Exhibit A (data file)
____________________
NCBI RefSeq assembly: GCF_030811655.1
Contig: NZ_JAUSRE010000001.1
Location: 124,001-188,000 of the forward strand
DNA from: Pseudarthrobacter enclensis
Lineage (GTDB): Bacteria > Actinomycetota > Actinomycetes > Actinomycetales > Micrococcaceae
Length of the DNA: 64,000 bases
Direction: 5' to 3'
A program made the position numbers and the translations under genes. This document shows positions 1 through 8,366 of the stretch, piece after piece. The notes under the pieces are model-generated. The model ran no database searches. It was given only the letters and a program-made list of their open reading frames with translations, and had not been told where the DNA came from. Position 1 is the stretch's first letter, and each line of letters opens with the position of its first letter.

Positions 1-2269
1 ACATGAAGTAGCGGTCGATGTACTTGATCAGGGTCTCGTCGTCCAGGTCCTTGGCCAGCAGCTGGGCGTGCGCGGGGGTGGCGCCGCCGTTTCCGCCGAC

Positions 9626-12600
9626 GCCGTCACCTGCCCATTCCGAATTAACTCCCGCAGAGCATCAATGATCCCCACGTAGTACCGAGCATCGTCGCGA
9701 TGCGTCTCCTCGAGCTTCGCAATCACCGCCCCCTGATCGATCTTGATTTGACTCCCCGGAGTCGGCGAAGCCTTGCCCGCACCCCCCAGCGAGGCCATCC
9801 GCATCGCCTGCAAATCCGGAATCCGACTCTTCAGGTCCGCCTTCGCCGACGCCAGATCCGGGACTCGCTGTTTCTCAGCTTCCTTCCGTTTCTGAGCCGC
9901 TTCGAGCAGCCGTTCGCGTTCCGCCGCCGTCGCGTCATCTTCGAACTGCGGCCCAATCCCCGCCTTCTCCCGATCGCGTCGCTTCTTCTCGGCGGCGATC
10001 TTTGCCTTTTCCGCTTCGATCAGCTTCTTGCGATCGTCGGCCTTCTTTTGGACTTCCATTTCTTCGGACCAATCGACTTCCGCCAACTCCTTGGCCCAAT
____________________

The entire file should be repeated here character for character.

NCBI RefSeq assembly: GCF_030811655.1
Contig: NZ_JAUSRE010000001.1
Location: 124,001-188,000 of the forward strand
DNA from: Pseudarthrobacter enclensis
Lineage (GTDB): Bacteria > Actinomycetota > Actinomycetes > Actinomycetales > Micrococcaceae
Length of the DNA: 64,000 bases
Direction: 5' to 3'
A program made the position numbers and the translations under genes. This document shows positions 1 through 8,366 of the stretch, piece after piece. The notes under the pieces are model-generated. The model ran no database searches. It was given only the letters and a program-made list of their open reading frames with translations, and had not been told where the DNA came from. Position 1 is the stretch's first letter, and each line of letters opens with the position of its first letter.

Positions 1-2269
1 ACATGAAGTAGCGGTCGATGTACTTGATCAGGGTCTCGTCGTCCAGGTCCTTGGCCAGCAGCTGGGCGTGCGCGGGGGTGGCGCCGCCGTTTCCGCCGAC

Positions 9626-12600
9626 GCCGTCACCTGCCCATTCCGAATTAACTCCCGCAGAGCATCAATGATCCCCACGTAGTACCGAGCATCGTCGCGA
9701 TGCGTCTCCTCGAGCTTCGCAATCACCGCCCCCTGATCGATCTTGATTTGACTCCCCGGAGTCGGCGAAGCCTTGCCCGCACCCCCCAGCGAGGCCATCC
9801 GCATCGCCTGCAAATCCGGAATCCGACTCTTCAGGTCCGCCTTCGCCGACGCCAGATCCGGGACTCGCTGTTTCTCAGCTTCCTTCCGTTTCTGAGCCGC
9901 TTCGAGCAGCCGTTCGCGTTCCGCCGCCGTCGCGTCATCTTCGAACTGCGGCCCAATCCCCGCCTTCTCCCGATCGCGTCGCTTCTTCTCGGCGGCGATC
10001 TTTGCCTTTTCCGCTTCGATCAGCTTCTTGCGATCGTCGGCCTTCTTTTGGACTTCCATTTCTTCGGACCAATCGACTTCCGCCAACTCCTTGGCCCAAT